Northwest Cellars 2005 Yakima Valley Merlot
October 10, 2009 by Erin Thomas
*Bottle #76: Northwest Cellars 2005 Yakima Valley Merlot
*Price Tag: $15
*Running Tab: $1,065
Ed Hardy makes wine now.
Like designer Christian Audigier who branded tattoo artist Don Ed Hardy’s work as a “lifestyle of street couture.” Like the clothing that Madonna wears to Starbuck’s and Kanye frequents on his head.
Like the wine that now sits on grocery store shelves with the same skin-tagging label as the trucker hats only the coolest kids of the early millennium wore.
Not only does Ed Hardy produce several wines boasting a fringy slogan – “Crazy about the bottles. Serious about the wine.” – but anyone can now order award-winning wine to the custom-designed label of their choice.
Yes, that’s right, folks, according to founder and winemaker of Northwest Cellars, Bob Delf, wine is “now getting personal.”
Northwest Cellars produces and distributes local wines with custom-designed labels. The wines are tasted from the barrel, selected at the peak of quality they seek and then bottled for any paying customer, be it for Lombardi’s Italian Restaurant’s house red, Pike Place Market or a 50th birthday party.
The concept is unique, but tiptoeing over the border of cheesy and legit.
Bob’s wines have received nods under the Northwest Cellars label from wine competitions, magazines and some of the Seattle’s most prestigious grape gurus.
The winemaker’s back story is that of an old world French wine négociant. In other words, he was a wine merchant who brought together growers and winemakers and thus created a wine under one label and sold under the name of the négociant.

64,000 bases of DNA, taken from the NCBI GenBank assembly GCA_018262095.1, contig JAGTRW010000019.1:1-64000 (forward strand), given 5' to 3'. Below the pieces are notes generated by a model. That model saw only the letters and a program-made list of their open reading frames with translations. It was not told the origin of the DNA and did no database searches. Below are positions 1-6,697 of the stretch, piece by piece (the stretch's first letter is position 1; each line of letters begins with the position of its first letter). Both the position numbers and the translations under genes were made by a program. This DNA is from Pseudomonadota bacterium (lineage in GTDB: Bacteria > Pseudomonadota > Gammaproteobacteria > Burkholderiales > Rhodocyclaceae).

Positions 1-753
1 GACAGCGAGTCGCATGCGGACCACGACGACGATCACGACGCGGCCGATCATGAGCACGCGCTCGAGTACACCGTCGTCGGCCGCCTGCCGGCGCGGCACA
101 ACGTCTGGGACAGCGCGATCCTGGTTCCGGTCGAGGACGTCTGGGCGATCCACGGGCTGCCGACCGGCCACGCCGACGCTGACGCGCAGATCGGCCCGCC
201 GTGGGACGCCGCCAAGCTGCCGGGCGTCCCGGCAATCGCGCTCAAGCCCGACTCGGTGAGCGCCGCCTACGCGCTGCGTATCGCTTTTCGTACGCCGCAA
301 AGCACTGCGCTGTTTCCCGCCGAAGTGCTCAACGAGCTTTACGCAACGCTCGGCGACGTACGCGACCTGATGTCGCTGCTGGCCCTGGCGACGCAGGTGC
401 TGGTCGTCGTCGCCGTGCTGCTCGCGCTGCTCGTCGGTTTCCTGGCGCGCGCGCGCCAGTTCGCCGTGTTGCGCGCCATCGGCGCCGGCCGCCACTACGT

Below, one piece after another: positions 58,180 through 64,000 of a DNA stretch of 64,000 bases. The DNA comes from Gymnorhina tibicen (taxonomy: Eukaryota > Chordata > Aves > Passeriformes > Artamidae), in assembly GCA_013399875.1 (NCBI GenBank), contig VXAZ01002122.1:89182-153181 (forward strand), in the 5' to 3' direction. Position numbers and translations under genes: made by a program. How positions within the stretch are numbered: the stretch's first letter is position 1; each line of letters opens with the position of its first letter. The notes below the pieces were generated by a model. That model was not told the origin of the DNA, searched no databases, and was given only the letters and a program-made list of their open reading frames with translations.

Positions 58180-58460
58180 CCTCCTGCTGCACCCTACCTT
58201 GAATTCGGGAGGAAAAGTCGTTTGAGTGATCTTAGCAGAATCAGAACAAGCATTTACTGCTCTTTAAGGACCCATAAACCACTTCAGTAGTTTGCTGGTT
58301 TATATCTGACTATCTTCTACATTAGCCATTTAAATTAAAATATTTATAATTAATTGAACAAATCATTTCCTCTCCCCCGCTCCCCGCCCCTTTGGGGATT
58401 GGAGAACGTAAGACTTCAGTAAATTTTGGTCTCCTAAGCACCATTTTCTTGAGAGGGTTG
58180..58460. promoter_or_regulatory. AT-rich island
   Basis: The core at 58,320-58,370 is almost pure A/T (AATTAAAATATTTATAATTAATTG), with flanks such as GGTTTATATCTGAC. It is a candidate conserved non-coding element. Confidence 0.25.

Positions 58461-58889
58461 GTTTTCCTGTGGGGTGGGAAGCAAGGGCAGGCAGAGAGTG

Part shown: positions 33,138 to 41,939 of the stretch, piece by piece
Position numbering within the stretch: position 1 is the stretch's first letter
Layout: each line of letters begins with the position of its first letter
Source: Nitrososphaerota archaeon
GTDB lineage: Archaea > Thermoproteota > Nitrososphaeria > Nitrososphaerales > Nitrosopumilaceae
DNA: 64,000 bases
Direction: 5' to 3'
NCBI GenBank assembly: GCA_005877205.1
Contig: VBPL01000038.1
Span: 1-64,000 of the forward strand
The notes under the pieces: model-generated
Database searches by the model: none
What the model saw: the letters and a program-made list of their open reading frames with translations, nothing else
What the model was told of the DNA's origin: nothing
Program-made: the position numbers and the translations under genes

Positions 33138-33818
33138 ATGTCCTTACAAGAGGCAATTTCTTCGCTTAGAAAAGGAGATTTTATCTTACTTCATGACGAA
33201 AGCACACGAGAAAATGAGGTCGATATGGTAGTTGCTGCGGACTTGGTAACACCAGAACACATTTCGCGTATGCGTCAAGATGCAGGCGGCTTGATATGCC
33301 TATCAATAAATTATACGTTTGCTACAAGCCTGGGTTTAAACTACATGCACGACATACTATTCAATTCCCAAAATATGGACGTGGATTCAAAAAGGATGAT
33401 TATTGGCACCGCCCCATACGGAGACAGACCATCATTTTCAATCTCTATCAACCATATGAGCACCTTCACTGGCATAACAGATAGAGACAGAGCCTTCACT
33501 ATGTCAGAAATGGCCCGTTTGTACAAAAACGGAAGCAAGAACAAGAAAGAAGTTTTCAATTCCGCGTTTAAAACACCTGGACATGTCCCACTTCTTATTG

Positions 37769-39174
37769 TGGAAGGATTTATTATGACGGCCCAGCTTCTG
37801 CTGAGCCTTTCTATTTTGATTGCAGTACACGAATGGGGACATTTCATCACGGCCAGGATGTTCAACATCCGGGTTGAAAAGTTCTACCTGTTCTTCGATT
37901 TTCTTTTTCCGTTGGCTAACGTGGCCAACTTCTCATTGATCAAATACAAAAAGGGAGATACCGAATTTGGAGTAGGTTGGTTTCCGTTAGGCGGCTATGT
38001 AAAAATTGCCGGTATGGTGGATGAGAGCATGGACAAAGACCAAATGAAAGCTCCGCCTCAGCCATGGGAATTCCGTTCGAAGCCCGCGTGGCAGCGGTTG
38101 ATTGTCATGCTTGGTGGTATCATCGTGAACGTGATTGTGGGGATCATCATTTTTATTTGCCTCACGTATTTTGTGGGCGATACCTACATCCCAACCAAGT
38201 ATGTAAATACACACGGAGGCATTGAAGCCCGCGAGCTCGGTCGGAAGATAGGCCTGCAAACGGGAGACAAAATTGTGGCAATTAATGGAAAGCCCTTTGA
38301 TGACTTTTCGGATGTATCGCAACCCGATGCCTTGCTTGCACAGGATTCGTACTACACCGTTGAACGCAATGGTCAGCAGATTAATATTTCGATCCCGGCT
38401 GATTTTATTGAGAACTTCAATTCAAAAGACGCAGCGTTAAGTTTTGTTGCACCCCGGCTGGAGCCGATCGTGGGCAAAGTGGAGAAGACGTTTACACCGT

Other than the fact that he jumped over the pond and traveled a few miles, Bob seems to be doing the same thing in the great Northwest.
With the Northwest Cellars 2005 Yakima Valley Merlot, Bob brought together the grower’s produce from Olsen Estates, Roza Ridge and 3 Rocks Vineyards to squeeze the juice of 75% Merlot, 13% Syrah, 12% Cabernet Sauvignon grapes into one.
In classic Merlot fashion, this star shone at the Seattle Wine Awards with the “Grand Award of Excellence” and was textbook of the varietal.
Candied cherries, red berries, violets and cola seeped over the sweet oak on the nose with a approachable aromatics. Predictable yet comfortable, the sweet fruit perfume was lush and protruded spice after some time in the room.
A sweet, vanilla extract-filled attack with a mid-palate full of cherries and fig, balanced with acid and easy, yet effective tannins. The finish falls a little shorter than I was hoping it would, but still fruitful, spice-driven and lightly gripping.
A comfortable and palatable Washington Merlot for $15. I think the only thing that denotes this wine is the idea that I could purchase the same exact wine and slap an “Erin F’ing Rocks” sticker on the front.
Which could be pretty awesome.